Who are we?

DAN BECKER, Director

Dan Becker is the director of the Center for Biological Diversity’s Safe Climate Transport Campaign. The Campaign fights global warming by:

  • Pressing governments to adopt and implement strong laws cleaning up global warming emissions.
  • Pushing automakers to make clean cars and stop fighting sound environmental policies.
  • Urging consumers to switch to clean cars and other clean transportation choices.

From 1989 to 2007, Dan was director of the Sierra Club’s Global Warming Program. He developed and implemented advocacy and media strategies for Sierra Club grassroots volunteers, national and regional staff, and federal decision-makers. Dan led the charge for new automobile fuel economy (CAFE) standards and state clean car (Pavley) laws. He developed and led the Sierra Club’s efforts to reach out to labor unions and served as the “green” co-chair of the resulting Blue-Green Alliance with the United Steelworkers Union. He developed and led numerous campaigns including Ford “Valdez,” What Would Jesus Drive? and Cool Cities.

Dan began his career working for Public Citizen’s Congress Watch. As director of research, he designed and directed studies on campaign finance, automotive safety, and corporate responsibility, and lobbied Congress in support of numerous consumer and environmental issues.  Subsequently, he worked as campaign coordinator for consumer advocate Mark Green’s 1980 congressional campaign in New York City.

After earning his law degree from Northeastern University Law School in 1983, Dan became chief lobbyist for Massachusetts Public Interest Research Group (MASSPIRG), the largest public interest organization in Massachusetts. He developed and implemented strategies to pass environmental and consumer protection legislation.

In 1985, Dan became legislative counsel for Environmental Action, where he helped win passage of the federal Superfund law to clean up toxic waste and worked to pass a strengthened Clean Air Act.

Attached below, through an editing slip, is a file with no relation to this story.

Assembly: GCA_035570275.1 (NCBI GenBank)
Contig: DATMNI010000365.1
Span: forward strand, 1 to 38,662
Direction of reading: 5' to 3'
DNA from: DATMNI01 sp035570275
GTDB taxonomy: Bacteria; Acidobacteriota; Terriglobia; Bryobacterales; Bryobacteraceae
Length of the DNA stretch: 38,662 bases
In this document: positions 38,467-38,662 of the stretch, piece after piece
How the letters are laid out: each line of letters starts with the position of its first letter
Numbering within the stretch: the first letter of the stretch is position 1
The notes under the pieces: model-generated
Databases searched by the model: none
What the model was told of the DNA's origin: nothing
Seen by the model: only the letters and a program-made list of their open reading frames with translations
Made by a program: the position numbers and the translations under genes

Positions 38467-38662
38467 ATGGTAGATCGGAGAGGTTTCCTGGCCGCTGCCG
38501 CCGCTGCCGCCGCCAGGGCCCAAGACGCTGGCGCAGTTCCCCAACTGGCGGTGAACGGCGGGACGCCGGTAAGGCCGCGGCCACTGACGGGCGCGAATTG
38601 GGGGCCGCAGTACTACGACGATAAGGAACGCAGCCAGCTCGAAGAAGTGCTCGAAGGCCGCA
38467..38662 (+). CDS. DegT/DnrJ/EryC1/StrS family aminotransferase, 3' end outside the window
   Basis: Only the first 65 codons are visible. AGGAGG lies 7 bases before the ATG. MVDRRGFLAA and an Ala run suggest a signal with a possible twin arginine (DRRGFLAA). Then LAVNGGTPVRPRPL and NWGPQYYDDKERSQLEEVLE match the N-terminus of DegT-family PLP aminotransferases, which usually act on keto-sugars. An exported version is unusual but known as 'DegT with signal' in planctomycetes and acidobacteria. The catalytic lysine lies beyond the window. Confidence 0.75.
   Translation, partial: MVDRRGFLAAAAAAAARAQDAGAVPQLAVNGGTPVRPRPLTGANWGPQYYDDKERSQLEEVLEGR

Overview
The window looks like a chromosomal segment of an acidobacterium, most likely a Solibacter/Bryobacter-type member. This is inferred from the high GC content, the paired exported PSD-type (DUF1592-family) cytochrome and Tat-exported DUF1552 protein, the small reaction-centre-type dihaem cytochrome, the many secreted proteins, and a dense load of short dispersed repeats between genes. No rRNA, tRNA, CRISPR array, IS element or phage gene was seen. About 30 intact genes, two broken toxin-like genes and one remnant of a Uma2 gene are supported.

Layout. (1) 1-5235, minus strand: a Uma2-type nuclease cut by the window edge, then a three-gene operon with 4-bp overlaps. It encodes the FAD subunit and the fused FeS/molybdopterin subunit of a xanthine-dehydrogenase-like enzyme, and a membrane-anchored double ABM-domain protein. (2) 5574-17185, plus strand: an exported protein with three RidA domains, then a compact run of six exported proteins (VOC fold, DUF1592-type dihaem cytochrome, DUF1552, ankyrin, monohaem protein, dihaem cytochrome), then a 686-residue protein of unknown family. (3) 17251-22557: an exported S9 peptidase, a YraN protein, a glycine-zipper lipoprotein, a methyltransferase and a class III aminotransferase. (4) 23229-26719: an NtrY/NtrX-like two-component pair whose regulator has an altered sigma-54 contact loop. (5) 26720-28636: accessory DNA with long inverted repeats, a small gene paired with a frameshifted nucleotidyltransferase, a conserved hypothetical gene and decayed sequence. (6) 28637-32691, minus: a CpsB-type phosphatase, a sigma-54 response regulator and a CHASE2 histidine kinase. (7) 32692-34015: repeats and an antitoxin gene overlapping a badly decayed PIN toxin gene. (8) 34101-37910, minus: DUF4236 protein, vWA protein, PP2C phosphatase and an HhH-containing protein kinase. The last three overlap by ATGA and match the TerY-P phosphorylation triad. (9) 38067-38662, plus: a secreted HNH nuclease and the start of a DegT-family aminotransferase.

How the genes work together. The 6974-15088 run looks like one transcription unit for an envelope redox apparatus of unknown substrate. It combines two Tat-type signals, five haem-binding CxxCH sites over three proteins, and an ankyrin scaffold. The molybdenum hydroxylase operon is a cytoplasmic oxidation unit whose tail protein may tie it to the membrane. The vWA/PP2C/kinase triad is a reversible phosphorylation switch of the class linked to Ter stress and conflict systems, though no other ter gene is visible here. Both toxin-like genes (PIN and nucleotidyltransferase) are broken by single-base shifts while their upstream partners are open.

In 1994, President Bill Clinton appointed Dan to the Presidential Advisory Committee on Personal Motor Vehicle Greenhouse Gas Reductions (“Car Talks”). On the panel, Dan was instrumental in assembling a working majority of the committee. He then played a key role in developing and drafting the Majority Report to the President.

Dan has been recognized by foe and friend alike. Automotive News, Detroit’s trade magazine, named Dan to its list of top 10 Washington players who most affect the auto industry. Rolling Stone magazine and Salon.com have named Dan one of the world’s 28 “Climate Heroes,” along with Tony Blair, Al Gore, and James Hansen. In 2010 he was awarded the 30th Anniversary Award by the American Council for an Energy-Efficient Economy. In 2012 he was awarded the Public Policy Leadership Award by IHS Energy Daily.


JAMES GERSTENZANG, Editorial Director (retired)

James Gerstenzang was the editorial director of the Safe Climate Transport Campaign through 2021. He is a veteran Washington writer. He was formerly the senior White House correspondent of The Associated Press and The Los Angeles Times. In addition, during 24 years in the Times’ Washington bureau, he covered the environment—writing from points as diverse as Capitol Hill and the Magdalene Islands, on pollution and conservation—as well as the Pentagon, and international economics and trade. He originated and was the editor of the newspaper’s Web operations in Washington, and covered six presidential election campaigns. His reporting has taken him to five continents, more than 75 countries, and all 50 states. He covered multiple summit meetings in Moscow and Beijing, Group of Eight summit conferences, and 10 national political conventions.



  • James P. Barrett, Ph.D., Chief Economist, Applied Solutions
  • Jos Dings, Director of T&E, the European Federation for Transport and Environment Brussels, Belgium
  • Adam Lee, President of Lee Auto Malls
  • John Passacantando, Former Executive Director, Greenpeace USA

*  *  *Paul R. Epstein, M.D., M.P.H., Associate Director of the Center for Health and the Global Environment, Harvard Medical School, deceased. (1943-2011)